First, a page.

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Figure 3.

Autohystoria, Raya Martin, 2006. [The frame is actually Aguinaldo's Navy by Raymond Ackerman, 1900.]

Filipinos (Figure 3); a decision that not only served to 'Other' the country, but also set it backwards in a forced primitive past. On first encounter, Martin's decision to insert these images into his film draws a parallel between the historical depiction of Filipinos by their oppressors and the way in which the story of Aguinaldo was told by US historians. On closer examination, however, they can also be read as an early attempt of visual surveillance. Not only were the films screened for the general public, they were also shown to the US military to provide them with information on the local population. This is perhaps what really connects Aguinaldo's Navy with the rest of Autohystoria: its faceless, low-quality aesthetic that does not belong to a particular person, but rather to history itself, and the implication that cinema, since its birth, has been used to surveil and control colonized people as well as their representation.16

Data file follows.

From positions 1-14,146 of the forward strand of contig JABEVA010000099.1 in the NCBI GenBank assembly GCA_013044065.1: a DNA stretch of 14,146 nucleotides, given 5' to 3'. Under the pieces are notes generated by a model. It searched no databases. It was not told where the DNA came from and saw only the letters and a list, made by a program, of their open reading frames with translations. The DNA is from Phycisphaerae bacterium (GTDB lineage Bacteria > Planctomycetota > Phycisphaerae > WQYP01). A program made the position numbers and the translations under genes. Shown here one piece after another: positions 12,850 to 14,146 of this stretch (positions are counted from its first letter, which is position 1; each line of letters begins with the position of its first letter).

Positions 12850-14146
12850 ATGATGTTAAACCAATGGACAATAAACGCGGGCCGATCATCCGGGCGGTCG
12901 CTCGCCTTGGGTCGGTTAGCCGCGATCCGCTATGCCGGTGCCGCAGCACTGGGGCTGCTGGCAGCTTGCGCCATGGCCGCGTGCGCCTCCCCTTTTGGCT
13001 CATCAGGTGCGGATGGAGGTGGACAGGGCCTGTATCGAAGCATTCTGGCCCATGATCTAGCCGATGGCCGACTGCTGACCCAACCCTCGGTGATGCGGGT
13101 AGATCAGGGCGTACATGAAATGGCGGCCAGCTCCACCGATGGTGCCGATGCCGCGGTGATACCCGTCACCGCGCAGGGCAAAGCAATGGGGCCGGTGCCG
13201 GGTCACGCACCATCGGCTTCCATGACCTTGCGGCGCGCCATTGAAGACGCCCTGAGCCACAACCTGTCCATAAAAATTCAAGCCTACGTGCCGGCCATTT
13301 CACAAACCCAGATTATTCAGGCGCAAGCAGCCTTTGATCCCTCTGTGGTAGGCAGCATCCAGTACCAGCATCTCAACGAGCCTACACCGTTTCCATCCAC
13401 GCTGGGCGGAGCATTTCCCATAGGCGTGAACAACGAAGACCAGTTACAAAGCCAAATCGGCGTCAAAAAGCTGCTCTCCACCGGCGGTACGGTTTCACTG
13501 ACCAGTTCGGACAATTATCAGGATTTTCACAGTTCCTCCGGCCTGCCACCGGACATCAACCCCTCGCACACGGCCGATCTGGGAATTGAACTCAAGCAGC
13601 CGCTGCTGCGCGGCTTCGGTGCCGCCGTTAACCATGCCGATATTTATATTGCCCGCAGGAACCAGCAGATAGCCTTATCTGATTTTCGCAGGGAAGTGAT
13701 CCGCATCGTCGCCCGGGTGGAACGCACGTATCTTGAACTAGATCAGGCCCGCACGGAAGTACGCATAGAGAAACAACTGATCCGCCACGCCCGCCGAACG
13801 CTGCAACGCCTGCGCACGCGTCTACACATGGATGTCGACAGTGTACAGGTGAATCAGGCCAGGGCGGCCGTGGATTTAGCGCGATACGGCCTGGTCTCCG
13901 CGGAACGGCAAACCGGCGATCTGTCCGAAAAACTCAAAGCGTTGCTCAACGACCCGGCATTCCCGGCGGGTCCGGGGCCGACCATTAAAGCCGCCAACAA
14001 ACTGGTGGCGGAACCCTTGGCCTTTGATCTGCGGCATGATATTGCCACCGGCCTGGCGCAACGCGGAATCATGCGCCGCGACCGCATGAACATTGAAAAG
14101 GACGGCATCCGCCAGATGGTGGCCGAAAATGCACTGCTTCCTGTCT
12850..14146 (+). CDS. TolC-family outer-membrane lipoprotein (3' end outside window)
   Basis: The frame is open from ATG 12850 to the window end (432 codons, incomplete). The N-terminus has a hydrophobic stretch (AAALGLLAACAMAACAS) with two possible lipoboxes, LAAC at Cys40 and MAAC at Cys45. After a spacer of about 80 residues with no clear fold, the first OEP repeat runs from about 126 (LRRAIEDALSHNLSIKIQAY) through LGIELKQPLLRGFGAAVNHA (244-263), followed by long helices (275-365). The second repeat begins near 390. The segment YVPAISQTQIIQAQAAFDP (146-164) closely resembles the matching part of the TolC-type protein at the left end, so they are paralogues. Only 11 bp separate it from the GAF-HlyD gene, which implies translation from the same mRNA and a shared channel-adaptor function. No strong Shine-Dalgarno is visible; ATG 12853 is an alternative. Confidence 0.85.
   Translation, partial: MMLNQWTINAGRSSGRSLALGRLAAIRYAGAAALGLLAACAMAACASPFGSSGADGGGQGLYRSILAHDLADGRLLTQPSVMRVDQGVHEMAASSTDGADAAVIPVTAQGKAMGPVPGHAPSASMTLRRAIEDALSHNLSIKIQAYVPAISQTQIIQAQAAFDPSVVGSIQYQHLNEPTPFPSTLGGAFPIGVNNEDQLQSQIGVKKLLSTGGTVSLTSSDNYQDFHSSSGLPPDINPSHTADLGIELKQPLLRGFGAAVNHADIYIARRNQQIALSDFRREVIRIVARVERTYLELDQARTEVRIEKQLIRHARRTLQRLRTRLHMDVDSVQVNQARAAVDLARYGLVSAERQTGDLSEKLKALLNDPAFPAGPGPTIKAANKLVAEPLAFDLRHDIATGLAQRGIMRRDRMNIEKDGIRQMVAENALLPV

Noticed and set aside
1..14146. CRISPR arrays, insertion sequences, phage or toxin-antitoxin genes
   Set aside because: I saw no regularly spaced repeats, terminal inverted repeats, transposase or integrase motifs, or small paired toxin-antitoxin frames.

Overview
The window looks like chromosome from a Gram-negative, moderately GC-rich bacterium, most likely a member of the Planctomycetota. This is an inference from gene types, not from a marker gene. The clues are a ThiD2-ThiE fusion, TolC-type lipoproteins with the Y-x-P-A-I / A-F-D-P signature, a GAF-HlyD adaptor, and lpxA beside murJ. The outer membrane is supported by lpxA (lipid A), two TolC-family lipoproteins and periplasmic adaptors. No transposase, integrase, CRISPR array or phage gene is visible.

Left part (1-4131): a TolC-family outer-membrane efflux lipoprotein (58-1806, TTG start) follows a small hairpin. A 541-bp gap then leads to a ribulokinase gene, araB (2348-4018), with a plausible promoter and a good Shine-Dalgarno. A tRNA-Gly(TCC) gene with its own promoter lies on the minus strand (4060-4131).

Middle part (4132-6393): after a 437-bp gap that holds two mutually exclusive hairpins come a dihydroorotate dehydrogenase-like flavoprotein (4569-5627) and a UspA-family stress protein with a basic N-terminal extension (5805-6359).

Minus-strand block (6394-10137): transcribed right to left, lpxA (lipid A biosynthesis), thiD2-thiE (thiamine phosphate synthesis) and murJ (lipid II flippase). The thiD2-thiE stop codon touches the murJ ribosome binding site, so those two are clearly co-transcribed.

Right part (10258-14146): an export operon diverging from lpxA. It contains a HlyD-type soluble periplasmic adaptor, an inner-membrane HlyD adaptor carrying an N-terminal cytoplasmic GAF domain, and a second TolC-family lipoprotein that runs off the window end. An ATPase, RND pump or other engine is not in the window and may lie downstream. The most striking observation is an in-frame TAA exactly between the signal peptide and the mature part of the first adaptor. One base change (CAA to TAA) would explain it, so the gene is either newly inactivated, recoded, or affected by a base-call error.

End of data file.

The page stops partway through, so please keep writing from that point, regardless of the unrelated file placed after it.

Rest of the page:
Now Showing is another highly experimental movie that shares some points of commonality with Autohystoria: the present setting, the use of long takes (which are stretched even further here, thus making the feature reach the five-hour mark), the use of different formats and the inclusion of archival images on film. Depicting the story of Rita, a Filipino girl who grows up in the 1990s, Now Showing is infused with a semi-autobiographical tone. We see her mature from a child to an adult, and becomes a clerk in a pirate [End Page 98] DVD shop. The medium of choice—analog video, DV, HD—changes with Rita's age and her dreams of being a famous actress like her grandmother, Luna Valencia. The first two hours of Now Showing are shot in a similar manner to home movies shot on cheap VHS. Yet, rather than simply replicating the intimate style of home movies, the weariness of the image gains an additional emotive baggage due to the repetitive watching and rewinding of the tape. This part of the movie—almost two hours long—is interrupted by the insertion of images shot on film. Whilst Martin presents these images as the lost frames of the only movie by Rita's grandmother, in reality they come from Tunay na ina (dir. Octavio Silos, 1939), one of the few early Filipino movies that have survived to the present day. The image, however, is heavily edited and distorted in a manipulation reminiscent of Joseph Cornell's Rose Hobart (1936), a found footage classic. Not only has the image barely survived due to the lack of facilities for its preservation, Martin destroys the few intelligible parts by carelessly handling what is left. Although visible within the film itself, this damage is particularly visible in its accompanying discourse. In various promotional interviews for the movie, as well as the official press kit which was distributed at Cannes, Martin claims that Tunay na ina is a product of the Golden Age of Filipino cinema, which, he claims, occurred during the 1960s. The statement is wrong for two reasons. Not only was Silos' movie shot in 1939, the so-called 'First Golden Age' is almost unanimously recognized by Filipino critics as a product of the 1950s. The possibility that such well-known information could be missed by a cinephile such as Martin is close to zero. Consequently, the question of manipulation extends beyond Martin's film, cutting into both the memory of Filipino cinema and the context in which the director operates—namely, the Western arthouse film industry. By providing Western audiences and critics with misleading and incorrect information, he echoes the inaccuracies of the fading memory of a lost national cinematic history, whilst also reinforcing the performative role he is forced to endure as a 'Third World' filmmaker in the Western arthouse film industry.